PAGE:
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How to Choose Healthy Store-Bought Bread


Not all bread is created equal.

Some breads are simple, wholesome and made with recognizable ingredients. Others are loaf-like shapes of refined grains, additives and preservatives.

Since many of us (eh-hem…me) eat sandwiches and toast with regularity, it’s important to know how to find a good store-bought bread.

Below is a guide of what to look for, as well as what brands I do and don’t recommend.

How to Choose a Healthy Store-Bought Bread

Choose breads with these terms:

100% Whole Grain
  • This is ideal. Buy products that say this.
  • No refined grains or refined flour were used.
  • Has at least 3 grams of fiber per 100 calories.
  • May include other whole grains besides wheat: oats, oat bran, spelt, flax, chia, quinoa, millet, rye, or barley.
100% Whole Wheat
  • Made with only whole wheat flour, no refined flours.
  • What you’ll see in the ingredients list: stone-ground whole wheat, 100% whole wheat or whole wheat.
Good Source of Fiber
  • Has at least 2.5 grams of fiber per serving.
  • May or may not be 100% whole grain, so also check the ingredients list.
Excellent Source of Fiber
  • Has at least 5 grams of fiber and less than 3 grams of fat per serving.
  • Make sure the product is also 100% whole grain, to make sure there’s not fiber being added to refined grains

Be wary of these terms:

  • This means nothing. All bread (except gluten-free) is made from wheat. Look for whole wheat. 
  • If see “enriched wheat flour,” or “unbleached wheat flour” or “fortified wheat flour” in the ingredients list — don’t be fooled, these are not whole grains.
Extra Fiber or Added Fiber
  • Watch out! — many products that are super high in fiber (like 10-25 grams/serving) have unnatural additives — and these added fibers are not as healthy as naturally occurring fiber. Plus they may cause bloating, gas, discomfort, etc.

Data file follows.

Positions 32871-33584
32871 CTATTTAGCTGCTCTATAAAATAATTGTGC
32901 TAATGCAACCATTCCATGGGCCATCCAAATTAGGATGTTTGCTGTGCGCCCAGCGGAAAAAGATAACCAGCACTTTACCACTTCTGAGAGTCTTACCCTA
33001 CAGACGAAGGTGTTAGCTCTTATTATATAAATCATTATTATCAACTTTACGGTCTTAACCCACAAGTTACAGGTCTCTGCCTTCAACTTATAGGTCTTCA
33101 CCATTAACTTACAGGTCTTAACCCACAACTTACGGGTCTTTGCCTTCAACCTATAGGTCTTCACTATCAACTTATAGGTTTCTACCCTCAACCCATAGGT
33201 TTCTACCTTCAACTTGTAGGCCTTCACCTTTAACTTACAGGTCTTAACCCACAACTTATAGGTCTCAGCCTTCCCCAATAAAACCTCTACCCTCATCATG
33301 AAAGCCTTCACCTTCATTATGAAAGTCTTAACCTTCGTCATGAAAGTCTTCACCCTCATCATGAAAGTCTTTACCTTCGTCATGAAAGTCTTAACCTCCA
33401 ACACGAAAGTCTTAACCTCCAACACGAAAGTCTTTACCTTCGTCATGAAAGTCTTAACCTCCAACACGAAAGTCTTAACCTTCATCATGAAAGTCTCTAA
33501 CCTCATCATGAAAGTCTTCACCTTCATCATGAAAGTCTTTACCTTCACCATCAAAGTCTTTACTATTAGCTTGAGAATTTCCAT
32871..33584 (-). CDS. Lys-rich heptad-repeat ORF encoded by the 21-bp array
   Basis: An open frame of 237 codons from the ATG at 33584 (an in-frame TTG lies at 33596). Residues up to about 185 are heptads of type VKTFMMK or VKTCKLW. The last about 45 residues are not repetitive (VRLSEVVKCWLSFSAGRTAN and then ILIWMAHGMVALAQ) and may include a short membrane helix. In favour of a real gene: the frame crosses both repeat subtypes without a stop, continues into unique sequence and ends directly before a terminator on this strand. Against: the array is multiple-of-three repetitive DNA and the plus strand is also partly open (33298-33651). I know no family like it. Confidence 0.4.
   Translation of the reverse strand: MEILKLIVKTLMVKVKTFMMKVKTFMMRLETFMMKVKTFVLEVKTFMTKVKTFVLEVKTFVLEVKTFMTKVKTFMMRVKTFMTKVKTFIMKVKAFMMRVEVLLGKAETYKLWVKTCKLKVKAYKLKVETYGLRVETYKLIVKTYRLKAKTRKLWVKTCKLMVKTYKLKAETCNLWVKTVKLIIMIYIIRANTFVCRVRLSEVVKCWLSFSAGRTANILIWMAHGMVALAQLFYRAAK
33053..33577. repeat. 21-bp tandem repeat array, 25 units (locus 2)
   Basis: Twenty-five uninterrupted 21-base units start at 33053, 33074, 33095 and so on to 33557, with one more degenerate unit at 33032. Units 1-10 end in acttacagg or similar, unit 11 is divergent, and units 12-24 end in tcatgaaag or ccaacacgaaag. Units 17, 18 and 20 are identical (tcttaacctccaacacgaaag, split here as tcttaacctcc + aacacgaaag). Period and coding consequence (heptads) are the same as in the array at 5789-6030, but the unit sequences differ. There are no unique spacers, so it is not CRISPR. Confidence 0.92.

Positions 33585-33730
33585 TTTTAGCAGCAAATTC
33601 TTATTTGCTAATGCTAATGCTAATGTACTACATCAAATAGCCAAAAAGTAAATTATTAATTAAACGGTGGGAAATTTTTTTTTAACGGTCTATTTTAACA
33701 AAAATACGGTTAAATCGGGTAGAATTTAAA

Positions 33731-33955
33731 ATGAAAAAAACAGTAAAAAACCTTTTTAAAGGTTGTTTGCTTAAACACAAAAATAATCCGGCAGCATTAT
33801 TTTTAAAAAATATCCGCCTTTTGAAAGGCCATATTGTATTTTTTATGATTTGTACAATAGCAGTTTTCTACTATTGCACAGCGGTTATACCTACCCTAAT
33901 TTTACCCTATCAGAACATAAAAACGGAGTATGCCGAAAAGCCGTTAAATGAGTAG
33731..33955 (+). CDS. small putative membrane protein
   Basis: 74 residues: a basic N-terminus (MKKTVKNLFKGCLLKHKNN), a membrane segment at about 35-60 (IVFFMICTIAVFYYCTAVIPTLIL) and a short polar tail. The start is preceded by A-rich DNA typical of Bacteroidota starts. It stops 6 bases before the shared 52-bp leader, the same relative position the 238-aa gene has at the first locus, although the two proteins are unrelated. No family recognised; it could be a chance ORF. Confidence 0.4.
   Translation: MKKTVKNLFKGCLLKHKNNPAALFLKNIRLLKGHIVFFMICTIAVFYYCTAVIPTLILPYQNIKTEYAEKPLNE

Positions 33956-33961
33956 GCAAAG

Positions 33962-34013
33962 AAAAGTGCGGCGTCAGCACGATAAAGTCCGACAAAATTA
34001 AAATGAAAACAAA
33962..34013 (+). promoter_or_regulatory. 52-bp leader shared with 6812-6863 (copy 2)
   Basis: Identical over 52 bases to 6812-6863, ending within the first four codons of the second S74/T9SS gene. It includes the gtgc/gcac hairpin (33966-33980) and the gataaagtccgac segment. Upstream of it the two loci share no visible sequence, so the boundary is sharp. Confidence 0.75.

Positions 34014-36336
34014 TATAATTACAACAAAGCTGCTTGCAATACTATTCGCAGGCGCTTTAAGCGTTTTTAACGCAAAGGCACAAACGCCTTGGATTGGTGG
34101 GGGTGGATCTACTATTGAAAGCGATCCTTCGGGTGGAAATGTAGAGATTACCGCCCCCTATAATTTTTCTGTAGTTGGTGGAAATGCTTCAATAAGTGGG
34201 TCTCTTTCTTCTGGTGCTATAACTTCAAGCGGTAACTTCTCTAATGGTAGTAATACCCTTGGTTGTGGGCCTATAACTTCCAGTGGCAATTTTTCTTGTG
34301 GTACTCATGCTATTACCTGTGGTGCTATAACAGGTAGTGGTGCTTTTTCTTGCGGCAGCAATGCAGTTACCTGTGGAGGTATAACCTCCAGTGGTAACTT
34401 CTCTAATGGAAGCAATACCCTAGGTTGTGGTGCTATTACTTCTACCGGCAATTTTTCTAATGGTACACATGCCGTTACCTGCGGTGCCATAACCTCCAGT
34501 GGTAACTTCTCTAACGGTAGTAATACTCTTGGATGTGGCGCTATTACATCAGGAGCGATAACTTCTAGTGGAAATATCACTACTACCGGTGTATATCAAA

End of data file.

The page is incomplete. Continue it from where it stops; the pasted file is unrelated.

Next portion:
• Good clues that a product has synthetic/fake fiber:
    • The bread is white, like a “country white bread” — then it’s not whole grain. Whole grain bread will be brown.
    • If the product is not the type of food that would normally have fiber (a grain, fruit, or vegetable) — like a Pop Tart, candy, beverage, or yogurt.
Made with Whole Grains
  • There might be some whole grains, but the product is not 100% whole grain
  • This term is used to get you to believe a product is healthy, when it probably isn’t the best choice.

Now with Whole Grains

  • This doesn’t mean anything.

Breads I Love:

  • Any bread whose ingredients are: water, whole wheat flour, salt.
  • Food for Life breads – like Ezekial, Sesame, and 7-grain bread
  • Trader Joe’s 100% whole wheat Tuscan Pane
  • Dave’s Killer Bread
  • Rudi’s Organic

Brands to Avoid:

  • Sara Lee
  • Pepperidge Farm
  • Kings Hawaiian
  • Thomas (including their English muffins)
  • Orowheat / Arnold
  • Generic /private label brands (unless the bread is organic)

Any other healthy breads you like that aren’t included here?

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  • shelley
    August 13, 2014 at 10:25 pm

    I love when your posts include specific brand recommendations. I’ve been trying all the Dave’s Killer Breads, and I’m smitten with the spelt variety. I also love the small loaves with 60-calorie slices–that always keeps down my peanut butter consumption, too 🙂 A client offered me half a bagel a few weeks ago when I was working, and I accepted. I took one bite, and the taste and texture were doughy…I swear I could taste the filler junk! It was a Sara Lee bagel. Yuck.

  • Sarah
    April 28, 2015 at 2:36 pm

    What type of flour do you recommend for baking?

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